Larger than life itself, the Mad Rock Triple Made Pad has enough room on it to cushion your fall, as well as three other people’s falls. While this is a slight overstatement, it’s definitely not lacking in space, for its triple-hinge design spans a whopping 6 feet! Whether you’re taking your children out to boulder for the first time or whether you’re paranoid about landing and want optimal coverage and safety for a large “potential-fall” area, you’re in luck! In addition to its gargantuan size, the Triple Mad Pad weighs as much as normal crash pads would weigh, despite its length. We’re confused as well, so it’s okay if you are! It’s outfitted with 5 inches of super thick, closed-cell foam, for rigid crash-landing support. You won’t hurt yourself on this crash pad, even if you fall on it from several stories higher than you’d normally boulder at. Its hinge-fold design makes it easy and quick to pack up. Additionally, the pad is long enough to support one or two people on it for sleeping; you can take this camping with you and boulder all day! Transporting this pad might be tough, however; it’s odd dimensions surely will make for a convoluted fit in anyone’s vehicle or backpack. Don’t let that feature dissuade you from purchasing it if you’re looking for an ultra-long crash pad that will guarantee substantially more safety than many other crash pads on the market!
- Large and safe to use
- As light as smaller crash pads, despite its size
- Tough to transport
Despite being smaller than many other crash pads on the market today, the Metolius Session Crash Pad is just as heavy as larger ones. Don’t let that attribute detract from its value, however; the Session Crash Pad has a lot more to offer than just its weight! It’s ideal, at its size, for bouldering sessions with a moderate level of height and danger associated with them. At 4 x 3 feet, you’ll be well cushioned in the event of a fall. It’s designed for easy transportation, despite, its weight, and can be folded in two and carried like a suitcase. This is possible because of an elastic bag that comes with it, which fits over the entirety of the folded crash pad and secures its folded halves in place. While the elastic cover ensures that the crash pad won’t come apart while you’re carrying it, it also acts as a form of storage for anything you can fit in its crevices. Other notable features are its stiffness, which makes tough falls amount to nothing more than fear and a soft landing.
- Comes with an elastic cover for easy carrying and supplemental item storage
- Hinge-fold design for easy packing
- Firm and thick foam
- Heavy for a crash pad its size
- You can’t keep the folds together without the elastic covering
The Mad Rock R3 Crash Pad is part of a new generation of bouldering crash pads; it utilizes the baffle cushioning system. The baffle system, as we discussed in the previous section, makes crash pads more foldable and presents an interesting cushioning concept, one that’s still in the works as far as safety is concerned. The Mad Rock R3, in addition to possessing a unique style of cushioning/folding, features a hardy nylon shell that will easily handle the worst of outdoor environments, a fill material that’s composed of recycled foam, and a compact size for easy storage and traveling. We found a few flaws with the Mad Rock R3, most notably its weight, which is almost 18 pounds. The baffled cushion fill provides decent coverage, but your body could still be susceptible to a stubborn root or rock if you fall in the perfectly wrong place. The price is also quite high, but that’s expected with a new type of fill!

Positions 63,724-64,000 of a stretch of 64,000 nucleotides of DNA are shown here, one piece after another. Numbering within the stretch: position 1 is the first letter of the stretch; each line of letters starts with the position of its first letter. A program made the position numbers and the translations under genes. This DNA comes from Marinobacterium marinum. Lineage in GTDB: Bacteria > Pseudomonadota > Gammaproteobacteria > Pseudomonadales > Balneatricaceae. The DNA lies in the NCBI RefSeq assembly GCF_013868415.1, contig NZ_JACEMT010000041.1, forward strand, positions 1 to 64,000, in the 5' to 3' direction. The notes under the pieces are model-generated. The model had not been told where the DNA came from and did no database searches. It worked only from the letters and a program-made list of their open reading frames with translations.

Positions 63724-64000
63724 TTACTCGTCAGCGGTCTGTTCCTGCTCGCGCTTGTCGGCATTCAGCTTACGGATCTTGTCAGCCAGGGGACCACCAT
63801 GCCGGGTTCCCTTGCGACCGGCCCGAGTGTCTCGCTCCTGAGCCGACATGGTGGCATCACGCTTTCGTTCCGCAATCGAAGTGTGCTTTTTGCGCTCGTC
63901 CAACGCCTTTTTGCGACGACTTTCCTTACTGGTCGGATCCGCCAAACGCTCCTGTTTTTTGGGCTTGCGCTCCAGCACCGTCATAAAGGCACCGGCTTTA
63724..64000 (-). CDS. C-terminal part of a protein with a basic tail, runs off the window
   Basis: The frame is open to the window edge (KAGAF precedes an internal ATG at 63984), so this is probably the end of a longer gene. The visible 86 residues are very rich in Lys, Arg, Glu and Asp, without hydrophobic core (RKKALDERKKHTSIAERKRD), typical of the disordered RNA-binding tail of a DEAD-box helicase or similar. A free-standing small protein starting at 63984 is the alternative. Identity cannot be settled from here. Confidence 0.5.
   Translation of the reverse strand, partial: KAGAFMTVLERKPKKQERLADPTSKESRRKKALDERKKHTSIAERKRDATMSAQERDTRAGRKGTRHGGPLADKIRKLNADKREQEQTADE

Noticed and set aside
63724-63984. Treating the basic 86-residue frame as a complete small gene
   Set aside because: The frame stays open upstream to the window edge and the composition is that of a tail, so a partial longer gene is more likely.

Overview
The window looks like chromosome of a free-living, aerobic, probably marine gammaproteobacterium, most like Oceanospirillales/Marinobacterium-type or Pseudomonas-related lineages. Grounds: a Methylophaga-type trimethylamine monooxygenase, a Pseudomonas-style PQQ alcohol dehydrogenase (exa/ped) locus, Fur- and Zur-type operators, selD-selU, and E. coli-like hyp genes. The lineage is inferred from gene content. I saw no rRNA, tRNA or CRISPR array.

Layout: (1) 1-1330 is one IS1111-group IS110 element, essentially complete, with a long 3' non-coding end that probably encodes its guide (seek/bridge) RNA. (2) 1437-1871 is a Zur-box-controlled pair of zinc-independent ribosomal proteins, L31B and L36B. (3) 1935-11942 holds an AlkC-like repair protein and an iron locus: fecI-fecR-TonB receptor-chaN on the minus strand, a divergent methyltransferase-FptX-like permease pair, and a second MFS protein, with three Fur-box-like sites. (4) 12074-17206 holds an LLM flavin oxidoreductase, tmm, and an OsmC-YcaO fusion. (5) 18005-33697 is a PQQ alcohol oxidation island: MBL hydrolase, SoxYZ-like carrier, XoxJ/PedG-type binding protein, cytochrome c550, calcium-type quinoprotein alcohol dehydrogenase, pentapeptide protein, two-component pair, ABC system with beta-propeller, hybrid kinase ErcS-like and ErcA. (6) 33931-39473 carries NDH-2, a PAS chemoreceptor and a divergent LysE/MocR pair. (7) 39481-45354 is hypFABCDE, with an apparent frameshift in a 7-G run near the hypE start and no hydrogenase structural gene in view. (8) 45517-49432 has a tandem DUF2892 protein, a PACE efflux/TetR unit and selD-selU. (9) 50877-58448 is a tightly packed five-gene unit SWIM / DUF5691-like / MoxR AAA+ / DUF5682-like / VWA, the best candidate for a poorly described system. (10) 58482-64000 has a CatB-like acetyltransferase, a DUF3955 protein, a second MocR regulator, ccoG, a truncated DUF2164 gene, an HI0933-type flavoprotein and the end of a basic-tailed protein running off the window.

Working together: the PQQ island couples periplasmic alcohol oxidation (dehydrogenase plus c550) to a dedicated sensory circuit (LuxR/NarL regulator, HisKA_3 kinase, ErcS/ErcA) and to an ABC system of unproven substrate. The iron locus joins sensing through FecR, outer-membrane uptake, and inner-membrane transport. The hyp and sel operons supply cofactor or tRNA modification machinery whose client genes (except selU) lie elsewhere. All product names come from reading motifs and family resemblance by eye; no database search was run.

- Features an innovative, new-wave cushion
- Fill material is composed of completely recycled foam
- Exterior material is composed of an impervious nylon casing
This highly-rated crash pad is a must-have for both light and extreme boulderers; it’s lightweight, foldable and available in a variety of different colors. You can style it to your liking, just don’t pick a color that will blend in with the ground you place it on! While its size might not be the biggest, it’s vastly more portable than larger crash pads on the market. This is largely due to the fact that it’s designed with a folding hinge, a design that makes packing quite convenient. It’s quite pricey for its size, however, and is rather heavy as well. Fortunately, its availability of straps as well as its cushioning makes up for its bulky weight and price!
- Color selection
- Plenty of straps available, making it easily mobile
- Heavy for its dimensions
Folks, we’ve reached the end of the list! We hope you enjoyed the information and consider yourself at least a tiny bit more educated on choosing the most appropriate climbing crash pad. Let us know your thoughts and ideas which may help make this and other reviews more useful!
Final Thoughts & Conclusions
The world of rock climbing can be dangerous, and the world of bouldering can be even worse, especially if you don’t have the correct rock climbing equipment. Think about it: you’re scaling the faces of rocks, without any harnesses or protective gear. The only gear you’ll have at your disposal is gear to cushion your fall. This is why getting a great crash pad is such an important thing to consider.
You’ll want one that suits your level of expertise, as well as the danger of the boulder or boulders that you’re trying to scale. Factors such the size, the cushioning, and fold are all important.
We’d recommend the Mad Rock Triple Mad Pad. In the unchartered world of free-climbing pursuits such as bouldering, the bigger the crash pad the better. The Triple Mad Pad is 1 and 1/3 times larger than most normal pads, offers excellent cushioning, and is as light as most double-sided crash pads. You’ll keep your body safe in the event that you topple off of a boulder, unintentionally or intentionally!